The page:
Nowadays, simply tuning in to the daily news is likely to be stressful. Add on the stresses of daily life — such as handling work demands or adjusting to retirement, dealing with family issues, coping with illness, or caregiving — and you may begin to greet each day with apprehension and worry. In other words, you can become anxious. Good coping mechanisms for stress and anxiety can help you stay healthy during turbulent times.
More than forty million American adults suffer from some type of anxiety or panic, and for many, it has a very real cost to their lifestyle.
If you find yourself arguing with your partner more frequently than normal; catch yourself side-stepping social events; or perhaps even fostering unrealistic feelings of fear or apprehension there’s a good chance you are experiencing some type of anxiety disorder.
Undoubtedly, you’ve heard the term “panic attack.” The reality is that panic attacks are real, but they are just one of many types of anxiety disorders. One myth surrounding anxiety is that having an anxiety disorder somehow makes you a bad or weak person. Everyone has had feelings of anxiousness or fear at some time or another. How a person deals with those feelings is what determines if it is ruling your life or not. For a growing percentage of society, the impact of anxiety is very real, and that only reflects cases that are reported. What is really alarming is that many adolescents and children are also affected by stress and anxiety.
The body’s basic response to stress is significant in how a person protects themselves from perceived treats. It measures a person’s chances for survival when faced with danger or a potentially dangerous situation. A person can either face the stress and fight back, or retreat and take flight.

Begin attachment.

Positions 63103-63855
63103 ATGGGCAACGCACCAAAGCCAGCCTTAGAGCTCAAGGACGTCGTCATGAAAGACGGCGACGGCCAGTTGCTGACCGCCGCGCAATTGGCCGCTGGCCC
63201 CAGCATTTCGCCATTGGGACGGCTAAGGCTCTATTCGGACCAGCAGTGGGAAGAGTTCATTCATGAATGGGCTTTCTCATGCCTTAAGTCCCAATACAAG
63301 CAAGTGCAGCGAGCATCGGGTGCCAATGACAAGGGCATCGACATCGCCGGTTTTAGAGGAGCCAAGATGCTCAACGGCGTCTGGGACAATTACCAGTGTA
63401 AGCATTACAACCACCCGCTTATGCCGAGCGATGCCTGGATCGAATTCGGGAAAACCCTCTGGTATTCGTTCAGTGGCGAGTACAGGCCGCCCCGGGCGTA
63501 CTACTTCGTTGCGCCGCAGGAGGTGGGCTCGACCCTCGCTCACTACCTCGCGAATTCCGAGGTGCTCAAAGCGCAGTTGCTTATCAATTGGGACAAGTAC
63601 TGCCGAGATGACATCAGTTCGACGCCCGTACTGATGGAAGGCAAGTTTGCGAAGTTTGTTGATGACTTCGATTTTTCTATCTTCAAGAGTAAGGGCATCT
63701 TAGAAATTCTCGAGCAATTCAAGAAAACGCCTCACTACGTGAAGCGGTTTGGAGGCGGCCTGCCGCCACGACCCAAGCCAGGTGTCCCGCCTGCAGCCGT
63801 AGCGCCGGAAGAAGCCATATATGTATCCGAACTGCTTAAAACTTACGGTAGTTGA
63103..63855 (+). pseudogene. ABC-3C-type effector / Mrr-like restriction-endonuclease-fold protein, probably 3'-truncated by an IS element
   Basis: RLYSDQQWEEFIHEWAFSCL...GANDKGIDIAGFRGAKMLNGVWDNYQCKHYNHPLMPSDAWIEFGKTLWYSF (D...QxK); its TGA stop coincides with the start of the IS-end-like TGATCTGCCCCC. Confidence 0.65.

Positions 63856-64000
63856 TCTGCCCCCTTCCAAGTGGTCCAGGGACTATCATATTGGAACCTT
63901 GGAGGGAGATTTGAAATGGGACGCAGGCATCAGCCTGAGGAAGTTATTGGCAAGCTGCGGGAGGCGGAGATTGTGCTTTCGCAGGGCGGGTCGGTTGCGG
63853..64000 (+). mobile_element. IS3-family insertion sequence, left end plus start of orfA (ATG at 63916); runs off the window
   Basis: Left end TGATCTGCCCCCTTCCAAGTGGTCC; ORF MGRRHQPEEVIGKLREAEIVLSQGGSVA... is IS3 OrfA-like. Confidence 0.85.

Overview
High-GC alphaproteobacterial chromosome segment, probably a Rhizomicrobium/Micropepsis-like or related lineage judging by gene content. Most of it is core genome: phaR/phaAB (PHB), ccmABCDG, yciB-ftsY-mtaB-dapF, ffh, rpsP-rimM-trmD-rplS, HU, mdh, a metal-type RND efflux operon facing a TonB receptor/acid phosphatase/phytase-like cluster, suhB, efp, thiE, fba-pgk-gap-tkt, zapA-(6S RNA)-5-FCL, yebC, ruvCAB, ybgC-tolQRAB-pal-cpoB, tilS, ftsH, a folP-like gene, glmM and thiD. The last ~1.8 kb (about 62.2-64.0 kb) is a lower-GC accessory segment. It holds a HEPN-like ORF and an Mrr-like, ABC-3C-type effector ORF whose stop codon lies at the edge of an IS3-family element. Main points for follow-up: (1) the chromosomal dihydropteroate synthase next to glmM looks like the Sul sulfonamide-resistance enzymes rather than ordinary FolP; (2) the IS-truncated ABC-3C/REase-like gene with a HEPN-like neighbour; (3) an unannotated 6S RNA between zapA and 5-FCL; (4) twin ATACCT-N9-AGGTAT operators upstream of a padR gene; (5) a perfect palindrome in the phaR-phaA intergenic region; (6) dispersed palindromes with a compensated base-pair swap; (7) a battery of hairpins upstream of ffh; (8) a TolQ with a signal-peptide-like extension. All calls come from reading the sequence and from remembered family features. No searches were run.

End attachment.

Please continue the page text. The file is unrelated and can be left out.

The fight or flight syndrome is a person’s reaction to stressful circumstances, even in the ordinary course of life. Such reactions or choices are inherent in your modern fight for survival. Your fight or flight reaction is stimulated the moment you are faced with a potentially dangerous situation. The smell of danger keeps the adrenaline rushing through your veins, and gets your heart beating faster. This is what makes you feel faint or weak. The strange thing is that it is your body’s way of preparing you for fight or flight! Just try running when you feel like this. You might be surprised at how fast you can run! At the fight or flight stage, you have a choice to make; you can either become aggressive and face the danger, or be passive and retreat.
Allowing yourself to become exposed to fight or flight situations regularly can be stressful and dangerous to your health. It can backlash and lead to heart ailments, migraines and soaring blood pressure, and for many it leads to social withdrawal.
However it doesn’t have to rule your life. If you or a loved one experience continuous bouts of fear, concern, or apprehension of some unknown event, now is the time to examine your lifestyle. Manage and eliminate your anxiety today.